In November 2018, Detroit-based General Motors dealt a staggering blow to 2,700 Canadian workers when it announced plans leading to the closure of a key automotive assembly plant in Oshawa, Ontario. In its heyday decades earlier, GM Oshawa had been the largest auto complex in North America and had employed twenty-three thousand workers. But those numbers had been steadily reduced over the years, and now it was to be shut down – along with several GM plants in the United States – as part of the ongoing move by the automaker to relocate ever more of its production to low-wage Mexico.
Unifor, the union representing Canadian auto workers, protested vehemently and focused on trying to negotiate a less draconian deal with GM in order to save at least some of the jobs. Meanwhile, the Trudeau government in Ottawa and the Ford government in Toronto signalled their willingness to accept the closure of the plant without a fight.
One veteran of the auto industry calling for a more robust response from government has been Sam Gindin, who served from 1974 to 2000 as research director of the Canadian Auto Workers (Unifor’s predecessor). Now an adjunct professor at York University, Gindin argues that giving up on Oshawa amounts to a “disheartening failure of [the] imagination.” Instead, he suggests serious consideration be given to expropriating the GM Oshawa plant and turning it into a publicly owned facility that would produce some of the vast array of products that will be needed in the transition to green energy: wind turbines, solar panels, energy-saving lighting, motors, appliances, and electric vehicles.
Transitioning to Green Energy
A fleet of electric utility vehicles seems the most obvious alternative for the Oshawa assembly plant, he notes.
Public vehicles will inevitably have to be electrified or run on renewable energy resources, and this means a growing market for electric post office vans for mail and package delivery (as suggested by the Canadian Union of Postal Workers), hydro vehicles doing maintenance and repair work, mini-buses to supplement public transit … electrified vehicles in agriculture, mining and construction.
Gindin points out that much of the needed equipment and skills for such an ambitious “green production” project already exist in the Oshawa complex; additional high-tech expertise could be pulled in from the Waterloo computer corridor, as well as Canada’s experienced engineering, aerospace, and construction firms.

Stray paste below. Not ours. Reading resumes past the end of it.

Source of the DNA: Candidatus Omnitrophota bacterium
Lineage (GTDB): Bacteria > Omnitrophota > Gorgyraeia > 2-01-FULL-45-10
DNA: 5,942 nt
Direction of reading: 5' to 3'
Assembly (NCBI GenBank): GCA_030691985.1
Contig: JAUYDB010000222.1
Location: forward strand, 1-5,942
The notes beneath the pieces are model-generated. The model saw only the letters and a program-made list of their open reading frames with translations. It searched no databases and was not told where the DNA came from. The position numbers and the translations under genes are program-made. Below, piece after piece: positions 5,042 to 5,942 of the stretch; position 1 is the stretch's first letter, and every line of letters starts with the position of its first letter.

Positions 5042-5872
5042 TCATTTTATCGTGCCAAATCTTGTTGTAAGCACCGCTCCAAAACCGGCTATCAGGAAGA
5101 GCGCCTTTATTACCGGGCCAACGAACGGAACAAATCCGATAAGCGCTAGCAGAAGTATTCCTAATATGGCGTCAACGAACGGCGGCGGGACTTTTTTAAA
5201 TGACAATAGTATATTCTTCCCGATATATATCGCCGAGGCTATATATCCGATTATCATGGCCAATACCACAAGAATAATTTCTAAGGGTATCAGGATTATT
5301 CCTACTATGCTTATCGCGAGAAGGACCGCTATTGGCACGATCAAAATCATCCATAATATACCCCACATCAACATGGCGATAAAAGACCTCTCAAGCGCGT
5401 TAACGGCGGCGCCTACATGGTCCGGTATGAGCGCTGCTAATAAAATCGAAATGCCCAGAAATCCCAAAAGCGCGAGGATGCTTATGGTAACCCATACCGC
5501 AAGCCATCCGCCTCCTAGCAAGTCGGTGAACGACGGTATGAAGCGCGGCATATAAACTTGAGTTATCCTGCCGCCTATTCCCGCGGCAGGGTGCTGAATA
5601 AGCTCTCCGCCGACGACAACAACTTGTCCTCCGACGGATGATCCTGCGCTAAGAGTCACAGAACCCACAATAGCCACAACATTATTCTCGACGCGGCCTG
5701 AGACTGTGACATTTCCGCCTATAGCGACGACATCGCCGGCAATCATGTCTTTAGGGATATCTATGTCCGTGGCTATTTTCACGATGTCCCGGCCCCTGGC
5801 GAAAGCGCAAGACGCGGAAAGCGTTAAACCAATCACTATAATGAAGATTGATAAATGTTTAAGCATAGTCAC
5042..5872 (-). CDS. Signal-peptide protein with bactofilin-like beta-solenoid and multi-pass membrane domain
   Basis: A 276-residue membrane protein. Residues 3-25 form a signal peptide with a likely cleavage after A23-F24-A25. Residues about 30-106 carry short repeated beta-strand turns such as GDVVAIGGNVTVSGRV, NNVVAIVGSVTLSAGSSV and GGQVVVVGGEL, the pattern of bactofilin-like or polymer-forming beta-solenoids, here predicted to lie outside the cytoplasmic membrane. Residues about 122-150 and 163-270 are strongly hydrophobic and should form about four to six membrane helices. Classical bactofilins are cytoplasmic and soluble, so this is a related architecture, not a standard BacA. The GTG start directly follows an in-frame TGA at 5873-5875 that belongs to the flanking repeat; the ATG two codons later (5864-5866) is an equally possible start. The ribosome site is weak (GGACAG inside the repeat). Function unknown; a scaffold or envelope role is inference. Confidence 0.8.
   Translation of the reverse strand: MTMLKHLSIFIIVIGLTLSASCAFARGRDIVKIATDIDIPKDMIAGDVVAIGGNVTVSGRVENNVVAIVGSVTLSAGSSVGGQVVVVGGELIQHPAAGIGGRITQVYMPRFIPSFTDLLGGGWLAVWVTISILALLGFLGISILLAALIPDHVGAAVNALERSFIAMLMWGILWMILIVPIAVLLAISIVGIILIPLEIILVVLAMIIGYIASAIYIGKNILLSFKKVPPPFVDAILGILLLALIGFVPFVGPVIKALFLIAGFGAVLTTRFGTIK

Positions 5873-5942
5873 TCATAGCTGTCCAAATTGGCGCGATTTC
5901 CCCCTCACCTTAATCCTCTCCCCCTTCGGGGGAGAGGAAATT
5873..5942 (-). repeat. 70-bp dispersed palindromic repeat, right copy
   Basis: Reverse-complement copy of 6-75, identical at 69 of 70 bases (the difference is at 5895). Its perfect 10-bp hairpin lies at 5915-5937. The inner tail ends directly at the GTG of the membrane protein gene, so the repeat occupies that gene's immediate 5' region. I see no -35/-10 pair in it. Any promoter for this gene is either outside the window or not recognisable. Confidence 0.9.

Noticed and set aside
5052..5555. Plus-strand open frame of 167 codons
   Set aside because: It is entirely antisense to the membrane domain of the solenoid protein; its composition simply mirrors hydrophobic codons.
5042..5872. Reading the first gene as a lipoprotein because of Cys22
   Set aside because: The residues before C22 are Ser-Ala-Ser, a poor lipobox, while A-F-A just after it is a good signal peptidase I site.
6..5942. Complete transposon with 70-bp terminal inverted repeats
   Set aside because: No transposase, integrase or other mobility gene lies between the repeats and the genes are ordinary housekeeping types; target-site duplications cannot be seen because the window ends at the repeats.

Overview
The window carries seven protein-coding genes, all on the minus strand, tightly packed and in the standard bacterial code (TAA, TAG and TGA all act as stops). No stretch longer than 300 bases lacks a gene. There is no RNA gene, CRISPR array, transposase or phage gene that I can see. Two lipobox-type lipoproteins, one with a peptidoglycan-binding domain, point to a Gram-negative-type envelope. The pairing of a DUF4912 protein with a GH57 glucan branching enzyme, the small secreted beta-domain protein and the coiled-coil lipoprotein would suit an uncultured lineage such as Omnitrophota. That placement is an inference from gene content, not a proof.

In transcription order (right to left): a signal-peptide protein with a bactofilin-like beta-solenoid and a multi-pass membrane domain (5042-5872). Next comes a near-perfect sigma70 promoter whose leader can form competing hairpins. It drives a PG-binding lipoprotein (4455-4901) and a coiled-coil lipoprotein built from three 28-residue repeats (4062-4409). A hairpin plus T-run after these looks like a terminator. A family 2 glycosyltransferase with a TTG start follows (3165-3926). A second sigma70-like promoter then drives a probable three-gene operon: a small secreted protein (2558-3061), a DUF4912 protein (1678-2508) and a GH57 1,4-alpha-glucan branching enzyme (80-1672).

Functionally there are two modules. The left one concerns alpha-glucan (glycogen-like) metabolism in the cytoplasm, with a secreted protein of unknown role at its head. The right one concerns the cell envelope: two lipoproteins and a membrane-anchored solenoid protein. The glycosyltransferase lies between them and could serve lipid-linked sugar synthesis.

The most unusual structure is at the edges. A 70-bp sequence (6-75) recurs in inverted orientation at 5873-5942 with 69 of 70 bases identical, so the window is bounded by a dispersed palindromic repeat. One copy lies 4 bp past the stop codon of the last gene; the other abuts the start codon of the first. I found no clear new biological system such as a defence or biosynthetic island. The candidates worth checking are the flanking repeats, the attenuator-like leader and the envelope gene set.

Of course, Gindin’s idea for producing public utility vehicles would require co-operation from the federal and provincial governments, and it is hard to imagine such co-operation from our current political leaders. And business leaders would no doubt dismiss the notion that the public sector could handle something as complicated as vehicle manufacturing.
In fact, as we’ve seen, Canadian public enterprise has an impressive history and has made its mark in fields that are at least as complicated as vehicle manufacturing. The creation of a public hydroelectric power system in Ontario – and later in other provinces – was a stunning achievement that served as a model for US president Franklin D. Roosevelt when he created highly successful public power systems, including the New York Power Authority, the Tennessee Valley Authority, the Rural Electrification Administration, and the Bonneville Power Administration. There was also Connaught Labs, the publicly owned Canadian drug company, which made remarkable contributions to the development of breakthrough vaccines and treatments for a wide range of deadly diseases. And the publicly owned CNR exhibited innovative business skills in creating a viable national rail network out of five bankrupt railway lines and in establishing, during the pioneering days of radio, a cross-country string of radio stations, which became the basis of the nationwide CBC broadcasting network.
And, as we’ve seen, some of Canada’s most impressive public enterprises were created during the Second World War, when twenty-eight Crown corporations contributed enormously to Canada’s war effort, manufacturing airplanes, weapons, and communications equipment. Crown corporation Victory Aircraft provided the foundation for the postwar Canadian subsidiary that developed the Avro Arrow, a state-of-the-art military fighter plane (discontinued by the Diefenbaker government for political, not technological, reasons). And Crown corporation Research Enterprises, teaming up during the war with Ottawa’s National Research Council, produced highly innovative optical and communications equipment, including radar devices, binoculars, and radio sets – equipment with countless applications that could have been successfully developed for the postwar market if our political leaders hadn’t succumbed to the notion that government shouldn’t be involved in producing such things.
The rationale that the wartime emergency made government ownership acceptable could be resurrected today – with the substitution of the climate emergency. The possibility of producing electric utility vehicles at a nationalized GM Canada plant, or at another location for that matter, would open up truly exciting possibilities if we can get beyond our knee-jerk rejection of government entering the marketplace.
As Toronto Star business columnist David Olive observed, Canadians know a lot about building cars; we’ve been manufacturing them in southern Ontario for more than a hundred years. It started in Oshawa in the 1890s when Sam McLaughlin, along with his father and brother, established McLaughlin Carriage Works, which produced horsedrawn sleighs and carriages. By 1908, the McLaughlins were producing car bodies for Buick Motor Company in Flint, Michigan. In 1918, their company was purchased by General Motors and incorporated as General Motors of Canada, with Sam McLaughlin serving as president of GM Canada and vice-president of the US parent company.
GM, along with Ford and Chrysler, built a substantial auto industry in Ontario, particularly after Canada and the United States signed the 1965 Auto Pact, which provided automakers access to the Canadian market on the condition that they locate a specified amount of their production here. Effectively, the pact required that, for every vehicle sold in Canada, one had to be produced here. This “domestic content requirement” worked extremely well for Canada, leading to the creation of hundreds of thousands of well-paying jobs in Canadian auto production and spinoff industries.